<p> Toxic leadership is associated with a number of negative consequences to the long-term health and welfare of people in organizations. Destructive leader styles redirect employee efforts from mission accomplishment to self-protection and survival behaviors, undermining the organization. Increased demand and decreased funding are characteristic of the nonprofit sector. Therefore, successful nonprofit organizations tend to rely on creativity and innovation to ensure their communities are appropriately and sufficiently sustained. Supportive, not toxic, leadership helps foster organizational environments that encourage prudent risk-taking and innovation. </p><p> This concurrent mixed methods study explored the relationship between toxic leadership and organizational citizenship and turnover behaviors among 471 survey respondents from a sample of San Diego nonprofit paid staff, and considered the influence commitment has on those relationships. An open ended question for those who reported experiencing toxic leadership provided additional context and depth as to why employees stayed in an organization in spite of abusive supervision. The findings of the study are of interest to leaders and managers of nonprofit organizations to develop policies and training processes as they strive to recruit, retain and develop talented employees. </p><p> Toxic supervision was found to exist in San Diego nonprofit organizations. However, its effect on organizational citizenship (OCB) and turnover behaviors was inconclusive, as was the influencing effect of commitment, in this study. However, both commitment and OCB-like ideas emerged as stated reasons that participants did not leave the organization, as did career, resilience and opportunity concepts. These identified variables suggest complex relationships that act in concert to influence staff retention indicating possible important opportunities for future research.</p>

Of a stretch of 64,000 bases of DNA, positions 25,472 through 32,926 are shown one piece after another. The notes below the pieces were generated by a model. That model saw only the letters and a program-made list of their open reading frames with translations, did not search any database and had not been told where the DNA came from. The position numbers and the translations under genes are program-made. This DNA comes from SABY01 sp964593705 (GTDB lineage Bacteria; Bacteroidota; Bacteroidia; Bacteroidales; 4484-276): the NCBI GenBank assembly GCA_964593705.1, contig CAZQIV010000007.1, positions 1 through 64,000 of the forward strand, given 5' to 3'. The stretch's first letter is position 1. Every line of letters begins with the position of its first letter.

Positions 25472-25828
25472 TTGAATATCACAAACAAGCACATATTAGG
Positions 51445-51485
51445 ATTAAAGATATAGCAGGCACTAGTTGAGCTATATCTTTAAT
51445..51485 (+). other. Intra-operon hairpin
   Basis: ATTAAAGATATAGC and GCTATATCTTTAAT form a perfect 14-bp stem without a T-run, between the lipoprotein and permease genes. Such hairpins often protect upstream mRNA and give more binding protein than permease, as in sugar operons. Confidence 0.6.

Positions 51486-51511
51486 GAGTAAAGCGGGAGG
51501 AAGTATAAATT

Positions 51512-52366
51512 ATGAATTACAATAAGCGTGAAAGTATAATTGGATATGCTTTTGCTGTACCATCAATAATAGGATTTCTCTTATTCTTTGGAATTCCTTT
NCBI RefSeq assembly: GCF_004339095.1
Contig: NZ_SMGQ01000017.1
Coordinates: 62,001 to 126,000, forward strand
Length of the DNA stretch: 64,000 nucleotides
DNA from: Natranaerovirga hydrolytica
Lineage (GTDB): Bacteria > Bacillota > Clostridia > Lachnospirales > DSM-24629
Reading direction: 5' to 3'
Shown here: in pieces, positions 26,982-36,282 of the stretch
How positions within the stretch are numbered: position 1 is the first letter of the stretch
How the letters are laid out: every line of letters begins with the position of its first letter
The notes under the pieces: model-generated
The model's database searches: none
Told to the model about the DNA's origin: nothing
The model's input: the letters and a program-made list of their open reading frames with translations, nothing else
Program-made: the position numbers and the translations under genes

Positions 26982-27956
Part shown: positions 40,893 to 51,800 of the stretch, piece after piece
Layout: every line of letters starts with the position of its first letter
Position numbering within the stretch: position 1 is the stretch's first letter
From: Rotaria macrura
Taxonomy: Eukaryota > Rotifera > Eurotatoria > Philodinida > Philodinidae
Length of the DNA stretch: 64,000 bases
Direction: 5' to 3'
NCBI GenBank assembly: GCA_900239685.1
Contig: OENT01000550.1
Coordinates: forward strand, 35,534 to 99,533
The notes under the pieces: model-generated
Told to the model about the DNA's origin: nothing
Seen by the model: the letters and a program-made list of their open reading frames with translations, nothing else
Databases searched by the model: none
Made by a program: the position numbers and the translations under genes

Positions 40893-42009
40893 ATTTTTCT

|25 July 2015
|Hitchcock, Melanie J.
|University of San Diego
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